This chapter focuses on the application of segment reporting under IFRS 8 in the context of the airline industry. It analyses the airlines’ disclosures related to segment reporting considering 11 aspects of segment reporting in the regional and global context. Observations reveal that reporting of segmental disclosures in the airline industry is diverse at different levels. In this regard, the following conclusions were drawn: (1) the nature of segments reported by the airlines is diverse due to methods adopted in preparation of operating segments; (2) factors such as internal reporting system, and nature of business used to identify the airline’s reportable segments were stated by most airlines; (3) types of products and services from which each reportable segment derives its revenues were stated by all airlines; (4) proportion of total revenues represented by separately reportable segments exceeds 75% of the revenue rule of IFRS 8; (5) most segmental performance measures are non-IFRS and diverse; (6) a limited number of airlines use dual reporting currency in segment reporting; (7) most airlines reported segment assets and liabilities for each reportable segment; (8) most airlines reported between 6 and 10 income and expense items in segment reporting; (9) segmental cash flow information is reported by one airline; (10) in terms of entity-wide disclosures, most airlines reported their revenue from major products and services in the revenue disclosures, most airlines reported their revenues on a geographical basis but few airlines reported their non-current assets on a geographical basis; and (11) more than half of the airlines did not declare the identity of the Chief Operating Decision Maker.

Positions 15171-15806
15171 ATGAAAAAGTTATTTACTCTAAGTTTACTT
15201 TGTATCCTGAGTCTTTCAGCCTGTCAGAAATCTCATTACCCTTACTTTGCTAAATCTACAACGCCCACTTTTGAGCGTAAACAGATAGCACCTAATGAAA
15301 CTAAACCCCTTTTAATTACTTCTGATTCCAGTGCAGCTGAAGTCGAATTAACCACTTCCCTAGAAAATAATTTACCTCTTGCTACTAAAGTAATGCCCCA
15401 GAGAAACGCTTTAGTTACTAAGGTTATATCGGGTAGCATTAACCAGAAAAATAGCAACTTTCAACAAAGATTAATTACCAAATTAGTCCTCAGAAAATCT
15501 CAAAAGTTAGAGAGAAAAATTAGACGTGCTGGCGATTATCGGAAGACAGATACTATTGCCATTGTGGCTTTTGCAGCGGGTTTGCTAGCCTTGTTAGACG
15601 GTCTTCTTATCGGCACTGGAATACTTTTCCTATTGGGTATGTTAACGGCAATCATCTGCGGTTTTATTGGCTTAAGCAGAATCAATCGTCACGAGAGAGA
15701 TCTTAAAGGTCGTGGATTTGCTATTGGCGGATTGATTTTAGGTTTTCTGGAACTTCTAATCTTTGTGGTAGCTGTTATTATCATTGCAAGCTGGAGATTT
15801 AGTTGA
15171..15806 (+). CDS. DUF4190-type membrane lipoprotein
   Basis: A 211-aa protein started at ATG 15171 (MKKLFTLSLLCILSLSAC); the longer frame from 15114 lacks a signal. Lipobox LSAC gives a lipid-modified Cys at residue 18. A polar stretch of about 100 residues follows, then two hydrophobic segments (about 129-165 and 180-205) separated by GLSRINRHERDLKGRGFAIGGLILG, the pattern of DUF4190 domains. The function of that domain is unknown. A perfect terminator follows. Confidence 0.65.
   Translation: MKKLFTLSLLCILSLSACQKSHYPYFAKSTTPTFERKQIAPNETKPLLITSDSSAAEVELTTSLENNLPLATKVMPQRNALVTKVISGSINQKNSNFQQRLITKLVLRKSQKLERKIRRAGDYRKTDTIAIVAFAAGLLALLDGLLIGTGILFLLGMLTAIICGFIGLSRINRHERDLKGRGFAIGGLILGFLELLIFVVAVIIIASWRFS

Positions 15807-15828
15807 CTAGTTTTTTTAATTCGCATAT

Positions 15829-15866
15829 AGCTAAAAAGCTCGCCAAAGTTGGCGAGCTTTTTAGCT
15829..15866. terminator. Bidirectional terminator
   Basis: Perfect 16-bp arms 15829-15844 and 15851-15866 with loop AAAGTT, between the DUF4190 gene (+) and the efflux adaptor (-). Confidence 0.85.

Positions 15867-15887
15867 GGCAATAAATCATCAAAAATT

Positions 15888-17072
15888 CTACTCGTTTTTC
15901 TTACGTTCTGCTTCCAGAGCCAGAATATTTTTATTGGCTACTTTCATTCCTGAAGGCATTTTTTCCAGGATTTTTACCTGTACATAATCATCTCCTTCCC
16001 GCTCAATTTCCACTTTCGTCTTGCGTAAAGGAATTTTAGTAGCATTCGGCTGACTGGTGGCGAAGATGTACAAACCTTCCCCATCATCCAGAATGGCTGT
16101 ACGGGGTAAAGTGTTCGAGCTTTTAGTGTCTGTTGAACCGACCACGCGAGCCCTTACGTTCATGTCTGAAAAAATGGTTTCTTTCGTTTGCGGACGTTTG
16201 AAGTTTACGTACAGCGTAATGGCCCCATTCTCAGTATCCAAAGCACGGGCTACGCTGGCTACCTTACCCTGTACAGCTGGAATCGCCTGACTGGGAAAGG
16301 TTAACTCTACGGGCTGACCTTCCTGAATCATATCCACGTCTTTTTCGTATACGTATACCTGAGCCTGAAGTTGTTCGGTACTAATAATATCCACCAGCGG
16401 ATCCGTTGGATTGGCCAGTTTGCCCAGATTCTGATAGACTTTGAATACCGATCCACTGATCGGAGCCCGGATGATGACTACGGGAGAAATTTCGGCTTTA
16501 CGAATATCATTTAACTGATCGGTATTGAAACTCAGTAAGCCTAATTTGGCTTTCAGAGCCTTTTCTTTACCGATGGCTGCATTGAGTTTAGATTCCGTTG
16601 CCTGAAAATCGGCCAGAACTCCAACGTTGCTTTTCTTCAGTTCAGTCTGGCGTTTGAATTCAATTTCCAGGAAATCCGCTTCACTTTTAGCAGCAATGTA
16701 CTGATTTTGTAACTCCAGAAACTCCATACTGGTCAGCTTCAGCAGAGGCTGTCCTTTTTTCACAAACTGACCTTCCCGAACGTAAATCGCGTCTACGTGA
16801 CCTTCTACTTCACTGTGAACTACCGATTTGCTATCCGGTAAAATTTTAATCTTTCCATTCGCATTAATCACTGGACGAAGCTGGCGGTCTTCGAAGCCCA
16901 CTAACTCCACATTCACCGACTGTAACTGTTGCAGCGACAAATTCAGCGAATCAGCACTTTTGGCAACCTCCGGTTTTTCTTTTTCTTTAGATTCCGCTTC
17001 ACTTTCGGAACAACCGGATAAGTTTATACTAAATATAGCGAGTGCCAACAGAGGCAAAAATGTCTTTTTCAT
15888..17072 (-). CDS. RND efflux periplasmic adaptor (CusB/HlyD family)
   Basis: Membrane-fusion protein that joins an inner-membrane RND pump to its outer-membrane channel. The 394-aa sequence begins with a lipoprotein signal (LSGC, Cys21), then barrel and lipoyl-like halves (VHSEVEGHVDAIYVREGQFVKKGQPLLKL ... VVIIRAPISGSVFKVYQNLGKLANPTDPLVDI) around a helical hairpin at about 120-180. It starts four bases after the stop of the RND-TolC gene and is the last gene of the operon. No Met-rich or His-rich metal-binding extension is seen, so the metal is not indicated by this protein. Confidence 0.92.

Part II: International Auditing


This chapter focuses on the international aspects of auditing in the context of the airline industry for the year 2018. This chapter finds that International Standards on Auditing have been widely adopted in the global context. This chapter also analyses several observations related to the composition of audit firms (Big 4 vs. non-Big 4), types of audit opinions, emphasis of matter, other matters, material uncertainty related to going-concern, and types of auditors (single or joint auditor). This chapter covers the frequency of the four elements of describing key audit matters (KAM) in the audit reports in the global and auditor context as well as the KAMs observed in the airline industry and classifies them as industry-specific KAMs and entity-specific KAMs. In addition, this chapter analyses the requirements of the expanded audit report of the UK which includes the declaration of materiality threshold and scope of the audit in connection with the materiality and KAMs considering UK and non-UK airlines.

Cover of Perspectives on International Financial Reporting and Auditing in the Airline Industry
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Studies in Managerial and Financial Accounting
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Emerald Publishing Limited